Voices of Faith offers perspectives from religion columnists. This week’s question: What did Muhammad mean when he wrote of the evil eye?
‘The evil eye is real’
Mohamed Kohia, professor, Rockhurst University, Kansas City, Mo.:
The Prophet (peace be upon him) said: “The evil eye is real, and if anything were to overtake the divine decree (al-Qadar) it would be the evil eye.”
But Muslims believe that nothing can take place without the permission of Allah. If he does not allow for something to occur, it cannot do so, and if he does not permit a change, it will not take place. Allah tells us in the noble Qur’an: “Verily, we have created all things with Qadar – divine preordainments of all things before their creation.”
The belief of Muslims regarding Qadar is that it can only change if that is what has been decreed by Allah. For example, Qadar may change due to supplication or if one is affected by the evil eye because it was already written for this to happen prior to its occurrence. This is because Allah possesses knowledge of all things and had the knowledge of what was to happen. Nothing escapes his knowledge.
The meaning of Qadar is that Allah’s knowledge encompasses everything. He knew what had occurred and what will occur, and all that did not occur. He knew everything about his creation even before he created it.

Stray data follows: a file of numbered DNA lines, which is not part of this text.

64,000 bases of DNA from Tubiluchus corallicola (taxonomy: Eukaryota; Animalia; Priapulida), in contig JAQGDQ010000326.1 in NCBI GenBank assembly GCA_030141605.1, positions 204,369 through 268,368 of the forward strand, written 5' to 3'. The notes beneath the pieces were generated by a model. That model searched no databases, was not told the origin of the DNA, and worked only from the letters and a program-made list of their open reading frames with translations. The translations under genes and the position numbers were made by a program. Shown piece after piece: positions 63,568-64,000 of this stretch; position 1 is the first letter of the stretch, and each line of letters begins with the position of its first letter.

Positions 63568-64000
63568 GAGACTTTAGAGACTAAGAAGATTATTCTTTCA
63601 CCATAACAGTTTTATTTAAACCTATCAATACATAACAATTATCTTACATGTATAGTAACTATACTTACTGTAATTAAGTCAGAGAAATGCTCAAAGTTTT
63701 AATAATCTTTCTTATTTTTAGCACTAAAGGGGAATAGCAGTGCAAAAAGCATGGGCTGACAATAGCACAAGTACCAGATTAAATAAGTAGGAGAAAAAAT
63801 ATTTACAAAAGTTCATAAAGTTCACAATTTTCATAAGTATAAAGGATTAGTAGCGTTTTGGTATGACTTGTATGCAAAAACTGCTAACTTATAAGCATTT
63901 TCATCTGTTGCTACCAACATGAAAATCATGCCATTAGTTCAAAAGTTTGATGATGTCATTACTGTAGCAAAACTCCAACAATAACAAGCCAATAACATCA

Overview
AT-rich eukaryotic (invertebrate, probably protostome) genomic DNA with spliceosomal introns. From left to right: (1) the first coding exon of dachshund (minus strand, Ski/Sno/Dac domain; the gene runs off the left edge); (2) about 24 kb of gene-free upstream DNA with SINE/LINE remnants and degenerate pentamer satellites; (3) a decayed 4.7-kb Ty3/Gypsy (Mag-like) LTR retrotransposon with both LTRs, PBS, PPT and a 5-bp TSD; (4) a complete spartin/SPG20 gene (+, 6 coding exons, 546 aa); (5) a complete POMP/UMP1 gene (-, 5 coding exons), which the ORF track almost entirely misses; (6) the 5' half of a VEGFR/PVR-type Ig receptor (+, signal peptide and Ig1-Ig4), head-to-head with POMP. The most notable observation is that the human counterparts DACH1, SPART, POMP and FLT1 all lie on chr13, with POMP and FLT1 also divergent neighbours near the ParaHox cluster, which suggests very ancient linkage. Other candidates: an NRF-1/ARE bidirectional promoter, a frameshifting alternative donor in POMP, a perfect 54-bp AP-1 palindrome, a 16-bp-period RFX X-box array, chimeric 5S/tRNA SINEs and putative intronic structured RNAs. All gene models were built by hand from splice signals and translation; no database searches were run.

With regard to the evil eye affecting one, it cannot affect an individual except by the will of Allah. If all of mankind were to gather together to harm a person, it would not occur except by the will of Allah.
“And if Allah should touch you with adversity, there is none who can remove it except Allah; and if he intends for you good, then there is no repeller of his bounty. He causes it to each that he wills of his servants. And he is the forgiving and the merciful.” (10:107)
Allah’s will is supreme
Syed E. Hasan, Ph.D., Shawnee Mission Islamic Education Center, Shawnee Mission, Kan.:
This question relates to Hadith, a collection of the words and deeds of Prophet Mohammed (peace be on him) that he used to elaborate upon the meaning of Qur’anic verses, or demonstrate how to perform certain religious acts.
During the early history of Islam, major compilers of Hadith did a painstaking job of verifying each and every Hadith in terms of its authenticity. Only those that met the rigorous test of accuracy supplemented by unbroken chain of narration were accepted by these scholars and assigned the highest category of agreed upon.
On the other hand, there are many Hadith that have been categorized as weak and are considered unreliable. As a general rule, any Hadith that contradicts the Qur’an is false and should be rejected.
No follower of Islam would ever accept the idea that anything – including the evil eye – could overtake Allah’s will and command. In fact, one of the articles of the faith requires Muslims to believe in the supremacy of Allah and his power to do anything. If a misfortune befell a believer, he would take it to represent Allah’s wish that could later – and with Allah’s decree – turn into benefit. This passage from the Qur’an summarizes this concept beautifully:
“And if Allah should afflict you with harm, then there is none to remove it but he; and if he intends good to you there is none to keep away his favor; he brings it to whom he pleases …” (10:107).
Editor’s note: Differences in the Qur’an passage result from Arabic translations.
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